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Radiologists accused in “scan scam”

BMJ 1999; 319 doi: https://doi.org/10.1136/bmj.319.7218.1156 (Published 30 October 1999) Cite this as: BMJ 1999;319:1156
  1. Christopher Zinn
  1. Sydney

    The Royal Australian and New Zealand College of Radiologists has defended itself against allegations that its members in Australia backdated and falsified contracts for magnetic resonance imaging machines after hearing of a potentially profitable budget leak.

    In what has become a bitter political scandal, the Australian parliament has been told that radiologists, who helped to negotiate a new health insurance rebate for scanners, ordered a new batch of the machines after somehow learning of the budget measure.

    But the college said that the possibility of the changes were widely known within the profession for some time, that there was a genuine need for more machines to reduce waiting times for scans, and that to its knowledge there had been no wrongdoing.

    Under the changes, which were meant to be secret until Budget night on 12 May 1998, the magnetic resonance imaging machines could each qualify for rebates of up to $A1.6m (£627000) a year.

    The budget was to fund 40000 scans over three years, under the publicly funded Medicare scheme, and give a rebate of about $A500 per patient, but only for existing machines or those under order.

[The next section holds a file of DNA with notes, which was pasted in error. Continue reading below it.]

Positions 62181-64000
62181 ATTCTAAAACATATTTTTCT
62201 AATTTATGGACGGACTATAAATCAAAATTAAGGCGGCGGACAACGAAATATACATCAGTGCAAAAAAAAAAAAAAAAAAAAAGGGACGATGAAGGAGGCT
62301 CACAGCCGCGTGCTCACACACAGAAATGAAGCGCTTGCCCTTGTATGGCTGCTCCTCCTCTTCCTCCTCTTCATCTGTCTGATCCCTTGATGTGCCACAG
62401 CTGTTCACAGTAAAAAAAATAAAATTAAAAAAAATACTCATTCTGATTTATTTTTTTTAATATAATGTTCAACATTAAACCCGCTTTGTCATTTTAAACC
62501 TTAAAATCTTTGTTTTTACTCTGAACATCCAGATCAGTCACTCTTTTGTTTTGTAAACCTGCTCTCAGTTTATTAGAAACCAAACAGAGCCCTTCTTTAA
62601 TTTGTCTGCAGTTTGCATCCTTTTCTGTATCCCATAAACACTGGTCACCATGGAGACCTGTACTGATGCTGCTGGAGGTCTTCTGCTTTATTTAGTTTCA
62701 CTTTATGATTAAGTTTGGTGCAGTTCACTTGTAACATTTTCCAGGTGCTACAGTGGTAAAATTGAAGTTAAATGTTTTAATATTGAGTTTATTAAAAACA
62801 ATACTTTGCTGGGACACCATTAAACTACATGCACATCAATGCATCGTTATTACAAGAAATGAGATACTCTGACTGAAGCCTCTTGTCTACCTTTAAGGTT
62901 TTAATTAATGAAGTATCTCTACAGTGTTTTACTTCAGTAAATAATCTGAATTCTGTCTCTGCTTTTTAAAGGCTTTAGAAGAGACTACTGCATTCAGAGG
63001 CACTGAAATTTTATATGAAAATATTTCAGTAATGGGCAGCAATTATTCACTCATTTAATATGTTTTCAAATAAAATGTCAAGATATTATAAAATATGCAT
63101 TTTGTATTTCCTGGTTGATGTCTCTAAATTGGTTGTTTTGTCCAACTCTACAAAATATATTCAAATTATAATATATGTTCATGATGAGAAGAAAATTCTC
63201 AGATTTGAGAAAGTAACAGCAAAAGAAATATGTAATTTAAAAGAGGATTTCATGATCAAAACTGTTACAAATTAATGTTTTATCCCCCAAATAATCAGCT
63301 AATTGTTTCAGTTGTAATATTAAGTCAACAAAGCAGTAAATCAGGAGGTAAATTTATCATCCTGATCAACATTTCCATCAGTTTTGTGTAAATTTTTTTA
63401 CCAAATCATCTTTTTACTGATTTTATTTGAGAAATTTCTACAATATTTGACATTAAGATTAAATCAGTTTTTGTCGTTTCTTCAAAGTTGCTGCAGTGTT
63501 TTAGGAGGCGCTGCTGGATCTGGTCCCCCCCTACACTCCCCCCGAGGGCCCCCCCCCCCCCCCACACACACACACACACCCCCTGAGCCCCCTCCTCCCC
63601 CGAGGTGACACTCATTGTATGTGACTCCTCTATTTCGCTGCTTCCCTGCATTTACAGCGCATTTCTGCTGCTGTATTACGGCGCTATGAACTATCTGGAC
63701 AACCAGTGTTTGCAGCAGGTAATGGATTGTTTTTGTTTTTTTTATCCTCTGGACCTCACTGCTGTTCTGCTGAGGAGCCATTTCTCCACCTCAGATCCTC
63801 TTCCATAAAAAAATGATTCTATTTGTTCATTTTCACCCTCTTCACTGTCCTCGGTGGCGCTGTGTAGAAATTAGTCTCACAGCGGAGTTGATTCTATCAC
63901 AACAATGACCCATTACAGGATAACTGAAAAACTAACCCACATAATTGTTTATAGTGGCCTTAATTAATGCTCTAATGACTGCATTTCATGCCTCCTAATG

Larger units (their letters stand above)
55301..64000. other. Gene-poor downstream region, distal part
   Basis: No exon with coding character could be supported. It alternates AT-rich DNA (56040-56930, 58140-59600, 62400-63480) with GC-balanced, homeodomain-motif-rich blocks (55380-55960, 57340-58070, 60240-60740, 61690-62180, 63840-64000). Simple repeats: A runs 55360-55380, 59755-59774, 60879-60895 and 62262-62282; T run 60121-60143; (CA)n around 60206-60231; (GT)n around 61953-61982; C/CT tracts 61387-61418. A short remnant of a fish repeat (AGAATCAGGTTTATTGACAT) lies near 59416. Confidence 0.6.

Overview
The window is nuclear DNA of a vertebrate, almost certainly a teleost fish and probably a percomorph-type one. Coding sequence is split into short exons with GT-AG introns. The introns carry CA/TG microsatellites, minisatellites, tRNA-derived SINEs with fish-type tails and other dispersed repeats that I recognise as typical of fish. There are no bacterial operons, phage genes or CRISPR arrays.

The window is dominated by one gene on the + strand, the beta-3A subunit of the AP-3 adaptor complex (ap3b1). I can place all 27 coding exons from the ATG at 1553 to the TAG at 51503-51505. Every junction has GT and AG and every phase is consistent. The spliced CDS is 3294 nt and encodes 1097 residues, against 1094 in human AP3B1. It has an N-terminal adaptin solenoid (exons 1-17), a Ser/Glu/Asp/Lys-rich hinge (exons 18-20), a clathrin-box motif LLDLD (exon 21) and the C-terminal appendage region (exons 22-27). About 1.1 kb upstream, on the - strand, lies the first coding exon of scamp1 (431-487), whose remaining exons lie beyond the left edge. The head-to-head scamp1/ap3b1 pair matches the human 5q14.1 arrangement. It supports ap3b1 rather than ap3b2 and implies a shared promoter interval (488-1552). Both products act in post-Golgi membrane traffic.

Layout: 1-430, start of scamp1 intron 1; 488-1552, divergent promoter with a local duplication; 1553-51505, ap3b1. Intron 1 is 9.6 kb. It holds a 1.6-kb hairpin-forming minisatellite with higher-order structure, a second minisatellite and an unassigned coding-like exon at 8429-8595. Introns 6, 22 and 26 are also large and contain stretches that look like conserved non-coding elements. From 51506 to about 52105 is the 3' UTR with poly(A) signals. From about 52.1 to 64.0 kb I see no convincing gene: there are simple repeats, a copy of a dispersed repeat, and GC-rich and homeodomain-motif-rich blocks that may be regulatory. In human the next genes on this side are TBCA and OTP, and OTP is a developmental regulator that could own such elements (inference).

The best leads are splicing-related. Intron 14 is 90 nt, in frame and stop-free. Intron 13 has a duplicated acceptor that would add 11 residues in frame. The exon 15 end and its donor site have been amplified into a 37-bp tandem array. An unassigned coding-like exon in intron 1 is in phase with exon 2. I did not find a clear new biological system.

According to figures given in parliament, during 1987 to 1997, radiologists bought 59 of the machines, which can cost up to $A3m. But between 10 February and 12 May last year, 39 machines were purchased. After the budget, 13 more were bought, with radiologists claiming that they were ordered before 12 May.

    The first talks between the government and the college canvassing the proposed changes were held on 10 February 1998.

    The Labor party opposition has been calling for the resignation of the health minister, Dr Michael Wooldridge, claiming the accusations are the “biggest scam in living memory” against the federal government.

    Dr Wooldridge has denied that he leaked any of the information but admitted that it could have come from at least four government departments as the result of an administrative error. He has announced a series of inquiries into the scandal, which has become known as the “scan scam.”

    “I have no doubt the majority of radiologists are honourable and honest,” he told parliament. “It would appear, however, that a significant number have behaved in a manner which can only be described as a scam.”

    The president of the college, Professor John Earwaker said that prior knowledge of the budgetary change was well known. “There was widespread anticipation within the profession at large that there would be some sort of funding for magnetic resonance imaging,” he said.

    “In the course of negotiations with the department, regular bulletins were issued to fellows so that they were aware that negotiations were proceeding.”

    The government's auditor general and the Health Insurance Commission are both conducting investigations. Twenty nine contracts have been examined, 16 of which have been or will be referred to the federal director of public prosecutions.


    Embedded Image

    The glasses worn by these Tunisian girls are second hand glasses from the United States, which were collected, cleaned, repaired, and delivered by a US charity, Gift of Sight. Thousands of volunteers from Lions Clubs International and LensCrafters, a commercial firm, are collecting spectacles at Hallowe'en on Sunday so that Gift of Sight can deliver them to people in developing countries.

    (Credit: PR NEWSFOTO)

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